The Catharsis of Horror and Other Things

The following is a brief exploration of why some find horror and violence in fiction cathartic. While I don’t go into explicit detail, certain topics and tropes found in Horror fiction and other genres will be mentioned.

I have a vivid memory from when I was a young teen, about reading a story that involved several truly horrific and highly detailed torture scenes. Though it was well over ten years ago now, it scared me so much that I can still remember it with terrible clarity. Without going into detail, these scenes would have put Ramsey Bolton’s treatment of Theon Greyjoy to shame – body mutilation, psychological torture, forced cannibalism…I was unable to finish reading the work.

At the time, I couldn’t understand how anyone could stomach writing about something in such explicit detail, let alone reading it. Of course, I am far from innocent when it comes to the treatment of my own characters, and anyone who has read The Harmatia Cycle will know that I do not shy away from putting Rufus, Zachary and the others into truly horrific situations. This, I do, for the purpose of the plot, in order to create conflict.

But never, in all my goriest scenes, have I ever gone into the same explicit detail as that one writer from my childhood.

And it got me thinking – why? Why would someone write something like that?

A few years later, I began studying Greek Tragedy as part of my A Levels, and I was introduced to the concept of Catharsis. Catharsis comes from engaging with an activity or media that releases strong emotions, resulting in an overall sense of calm, refreshment or relief. For example, having a good old cry when you’re stressed or screaming into a pillow when you’re angry can be cathartic. Similarly, watching Tragedy, or Horror, or anything that incites strong emotion can be cathartic too.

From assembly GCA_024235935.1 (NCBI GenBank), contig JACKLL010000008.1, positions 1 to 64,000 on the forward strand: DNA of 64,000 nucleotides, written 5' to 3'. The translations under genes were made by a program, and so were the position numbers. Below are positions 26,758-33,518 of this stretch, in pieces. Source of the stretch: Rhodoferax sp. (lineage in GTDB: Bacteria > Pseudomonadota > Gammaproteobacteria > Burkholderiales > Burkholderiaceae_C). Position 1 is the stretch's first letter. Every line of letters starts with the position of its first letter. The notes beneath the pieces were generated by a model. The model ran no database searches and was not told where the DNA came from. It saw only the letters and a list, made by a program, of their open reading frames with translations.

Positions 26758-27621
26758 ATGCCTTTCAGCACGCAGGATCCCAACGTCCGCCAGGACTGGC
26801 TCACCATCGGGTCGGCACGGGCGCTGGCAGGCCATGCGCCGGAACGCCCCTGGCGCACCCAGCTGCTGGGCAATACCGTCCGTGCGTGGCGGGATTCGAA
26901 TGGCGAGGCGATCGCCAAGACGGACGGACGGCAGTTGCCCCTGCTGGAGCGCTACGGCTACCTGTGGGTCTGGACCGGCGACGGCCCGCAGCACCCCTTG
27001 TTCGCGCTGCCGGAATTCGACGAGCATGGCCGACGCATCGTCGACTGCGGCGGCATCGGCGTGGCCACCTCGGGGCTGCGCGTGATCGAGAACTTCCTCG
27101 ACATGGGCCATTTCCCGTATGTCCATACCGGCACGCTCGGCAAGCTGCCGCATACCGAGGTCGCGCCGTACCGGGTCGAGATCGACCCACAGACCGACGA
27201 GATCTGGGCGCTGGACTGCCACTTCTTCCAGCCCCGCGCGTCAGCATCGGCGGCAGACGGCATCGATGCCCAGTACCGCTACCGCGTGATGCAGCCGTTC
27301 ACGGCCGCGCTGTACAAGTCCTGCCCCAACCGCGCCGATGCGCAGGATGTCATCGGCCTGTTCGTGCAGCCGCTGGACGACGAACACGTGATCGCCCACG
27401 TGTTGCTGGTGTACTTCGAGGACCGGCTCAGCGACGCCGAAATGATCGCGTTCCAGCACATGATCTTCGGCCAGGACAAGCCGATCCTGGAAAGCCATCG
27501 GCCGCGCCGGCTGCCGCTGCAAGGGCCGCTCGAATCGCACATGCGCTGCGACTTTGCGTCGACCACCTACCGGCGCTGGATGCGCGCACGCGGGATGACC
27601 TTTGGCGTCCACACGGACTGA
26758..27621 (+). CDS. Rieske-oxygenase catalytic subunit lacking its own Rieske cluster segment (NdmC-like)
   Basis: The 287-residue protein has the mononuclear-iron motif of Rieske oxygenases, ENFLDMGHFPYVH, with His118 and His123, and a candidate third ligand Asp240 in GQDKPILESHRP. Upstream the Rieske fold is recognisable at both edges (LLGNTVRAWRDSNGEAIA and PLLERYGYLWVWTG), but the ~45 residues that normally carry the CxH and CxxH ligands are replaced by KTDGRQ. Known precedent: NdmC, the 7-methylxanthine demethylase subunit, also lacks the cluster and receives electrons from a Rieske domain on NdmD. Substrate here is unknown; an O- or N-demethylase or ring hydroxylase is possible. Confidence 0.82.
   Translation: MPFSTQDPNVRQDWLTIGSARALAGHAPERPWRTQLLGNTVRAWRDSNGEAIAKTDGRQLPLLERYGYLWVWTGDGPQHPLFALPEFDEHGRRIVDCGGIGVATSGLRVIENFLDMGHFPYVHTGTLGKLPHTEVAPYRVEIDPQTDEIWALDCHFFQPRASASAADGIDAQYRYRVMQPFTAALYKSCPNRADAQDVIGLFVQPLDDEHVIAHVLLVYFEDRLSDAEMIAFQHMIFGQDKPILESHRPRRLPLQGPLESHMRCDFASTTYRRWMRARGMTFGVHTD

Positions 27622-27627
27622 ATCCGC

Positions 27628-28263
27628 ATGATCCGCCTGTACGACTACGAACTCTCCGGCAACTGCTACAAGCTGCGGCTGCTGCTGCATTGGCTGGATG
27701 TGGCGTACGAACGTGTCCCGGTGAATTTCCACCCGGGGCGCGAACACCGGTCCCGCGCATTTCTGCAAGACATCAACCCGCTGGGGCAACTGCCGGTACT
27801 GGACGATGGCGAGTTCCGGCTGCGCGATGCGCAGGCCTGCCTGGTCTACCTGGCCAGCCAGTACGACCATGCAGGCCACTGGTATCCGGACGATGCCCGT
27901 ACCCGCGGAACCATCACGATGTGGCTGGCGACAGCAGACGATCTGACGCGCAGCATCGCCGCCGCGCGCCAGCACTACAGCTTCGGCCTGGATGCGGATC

Now, this was something that, internally, I was vaguely aware of, but this was the first time that I really got to engage with it on a deeper, more meaningful level. Catharsis is one of those fundamentals that exists within our lives—it ticks along in the background, and is something we all engage with. Media and stories, in particular, provide very safe ways for people to relieve stress and deal with trauma. Think, have you ever listened to a sad song because you actually need to feel sad for a while?

Learning about this, got me thinking about that story I read. Now, I have never been a fan of Horror, nor am I particularly fond of Tragedy—I don’t like being jump-scared or body-horror, and I crave happy endings. Hearing about movies like ‘Saw’ honestly make me come out in a cold sweat, and I have never had the desire to watch ‘Atonement’. I don’t mind characters suffering and going through hardship, but I don’t really get a sense of the catharsis unless there is some kind of recovery at the end, in one shape or another. These things are very particular to me, and go hand in hand with my personal life experiences. Once I became aware of why, and what things gave me a sense of catharsis, I began to see them everywhere in all the media I consumed and created. In-fact, I realised that the sense of catharsis was actually the main component behind all of my artistic preferences and tastes.